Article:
King’s Field: The Dark Souls of Dark Souls

King's Field PS1
King's Field PS1

Before Hidetaka Miyazaki and crew stormed the gaming industry with the Dark Souls franchise, Sekiro: Shadows Die Twice, and Bloodborne, there was a weird little series that began as a launch title in Japan on Sony’s upstart PlayStation, complete with mind-boggling effects. This game would serve as some of the basis for both Demon’s Souls and even Armored Core — King’s Field, the very first game made by Japanese masochists FromSoftware.


From Spreadsheets to Spells


Prior to the release of King’s Field on the PlayStation, FromSoftware had already been long established as a business software company dealing with spreadsheet and organizational applications in Japan since 1986, originally founded by Naotoshi Zin.

King’s Field was inspired by Wizardry on the Apple-II e in 1983, though it was first conceptualized as a game about robots navigating an underground labyrinth in a 3D perspective. Sound familiar? Well, this wasn’t King’s Field, but some of these ideas would come back in 1996 with another video game on the PlayStation that would get FromSoftware some true notoriety outside of Japan called Armored Core. King’s Field itself would not come out until 1994 alongside the launch of the PlayStation because at the time of conceptualizing the game, the developers viewed PCs as unable to handle the things they wanted to do.

King’s Field, and its sequels, are all fantasy-based, first-person dungeon crawlers where players would move from room to room and engage in melee and ranged combat against some typical fantasy monsters. Scorpions, skeletons, sentient Venus Flytraps, and the occasional dragon — typical fantasy fare. Nothing as outlandish as the Souls franchise’s demons, flesh piles. and freakish monsters were to be seen in these games. Visually, King’s Field was a very straight-laced title that really didn’t dare to be incredibly different in how it looked, rather it stood out by how it played.

King’s Field played it very straight with the kinds of very typical tropes where you would save a kingdom. But as time went on, the series would have more bleak stories that would involve more and more elements Dark Souls players should be very familiar with. Stories of curses, corruption, and decay would go on to shape the central plots of King’s Field and would eventually be revisited in similar fashion with each Souls game in some thematic way. However, the series would be almost the antithesis of Dark Souls’ stories with a more hopeful tone to it all. Characters expressed more interest in saving the kingdom rather than giving up to the apocalypse or making the best of the situation at hand.

King’s Field originally released to middling reviews, and would not be seen in the West until its sequel, King’s Field II (confusingly just called King’s Field), in 1995. The first game garnered a cult following and FromSoftware noticed the quietly growing popularity enough to warrant a sequel. King’s Field III would be released in 1996 in both Japan and North America on the PlayStation, but would be called King’s Field II in the West. The final entry in the series released in 2001 on the PlayStation 2 as King’s Field IV in Japan and King’s Field: The Ancient City in the West.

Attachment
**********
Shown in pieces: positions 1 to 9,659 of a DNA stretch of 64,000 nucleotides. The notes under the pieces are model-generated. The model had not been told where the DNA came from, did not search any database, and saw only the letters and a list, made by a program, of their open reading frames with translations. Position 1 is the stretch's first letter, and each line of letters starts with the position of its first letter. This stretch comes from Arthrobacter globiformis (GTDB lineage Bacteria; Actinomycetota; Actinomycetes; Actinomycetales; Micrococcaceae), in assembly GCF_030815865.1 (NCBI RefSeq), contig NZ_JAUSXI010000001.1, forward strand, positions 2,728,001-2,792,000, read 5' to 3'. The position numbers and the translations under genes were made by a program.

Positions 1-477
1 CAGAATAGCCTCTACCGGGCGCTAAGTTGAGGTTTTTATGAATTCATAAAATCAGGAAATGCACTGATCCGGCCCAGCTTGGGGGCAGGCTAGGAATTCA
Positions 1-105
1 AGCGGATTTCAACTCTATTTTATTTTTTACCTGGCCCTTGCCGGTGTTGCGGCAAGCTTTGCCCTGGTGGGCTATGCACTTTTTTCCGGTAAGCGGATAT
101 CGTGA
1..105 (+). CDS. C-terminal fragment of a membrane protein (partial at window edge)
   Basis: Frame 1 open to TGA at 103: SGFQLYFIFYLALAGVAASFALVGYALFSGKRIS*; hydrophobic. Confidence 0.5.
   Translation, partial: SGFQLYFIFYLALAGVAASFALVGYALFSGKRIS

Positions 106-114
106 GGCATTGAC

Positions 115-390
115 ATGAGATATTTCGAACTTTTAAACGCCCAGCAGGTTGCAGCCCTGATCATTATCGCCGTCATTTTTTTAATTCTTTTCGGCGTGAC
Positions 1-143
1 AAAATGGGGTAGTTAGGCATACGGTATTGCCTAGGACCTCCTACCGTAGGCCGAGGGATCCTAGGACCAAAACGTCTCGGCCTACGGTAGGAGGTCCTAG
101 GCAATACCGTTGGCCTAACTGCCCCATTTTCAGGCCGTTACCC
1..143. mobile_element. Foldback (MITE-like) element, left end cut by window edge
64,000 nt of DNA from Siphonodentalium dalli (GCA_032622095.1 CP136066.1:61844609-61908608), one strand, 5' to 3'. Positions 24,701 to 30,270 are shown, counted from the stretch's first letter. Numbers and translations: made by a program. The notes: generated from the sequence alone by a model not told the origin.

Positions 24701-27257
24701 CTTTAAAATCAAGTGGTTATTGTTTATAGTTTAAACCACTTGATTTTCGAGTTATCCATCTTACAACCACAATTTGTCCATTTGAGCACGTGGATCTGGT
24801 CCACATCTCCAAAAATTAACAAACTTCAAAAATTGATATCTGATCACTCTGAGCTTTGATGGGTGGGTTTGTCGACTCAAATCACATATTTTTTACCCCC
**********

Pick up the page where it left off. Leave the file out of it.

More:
Despite some reviews giving King’s Field good marks in Japan, mainly from the publication Famitsu regularly grading the series with 30 or even 35 out of 40 points with King’s Field II scoring the highest, the Western reviewers were not as kind. In 2002 with King’s Field: The Ancient City being cited in Game Informer’s April 2002 issue as a game that would  “…bore approximately 99.9% of the gamers out there. Primarily because the game is so slow and burdensome.”  Later in 2009 with Demon’s Souls, reviewers would still cite the game as being quite niche, but were much less unforgiving on it in reviews, such as Gamers’ Temple review stating it as having a “…throwback to the brutally unforgiving games of my NES childhood.”

Perhaps back in the PlayStation 2 days, people weren’t ready for something so niche and difficult or that Demon’s Souls did so well in learning from what King’s Field did the best and evolving it to a point that even the 2020 remake barely touched what was already perfected all those years before. What can be said is that King’s Field was definitely something different that stood the test of time that would still even be looked back on fondly even today. Souls fan and prominent YouTuber Iron Pineapple even says that: “If you can put up with all the clunkiness and the jank, King’s Field: The Ancient City is probably the best place to start.”  Despite clunky mechanics, there are reasons why this game is still talked about to this day.


Learning From the Past

Demon's Souls
Demon’s Souls

Demon’s Souls would release to much fanfare on the PlayStation 3 in 2009, eight years after the final King’s Field game, but it’s clear FromSoftware would use some of what they learned making King’s Field into forming the basis of the Souls franchise. Hidetaka Miyazaki was also quoted in multiple interviews prior as being a fan of King’s Field and would use some basic elements from the series in developing Demon’s Souls.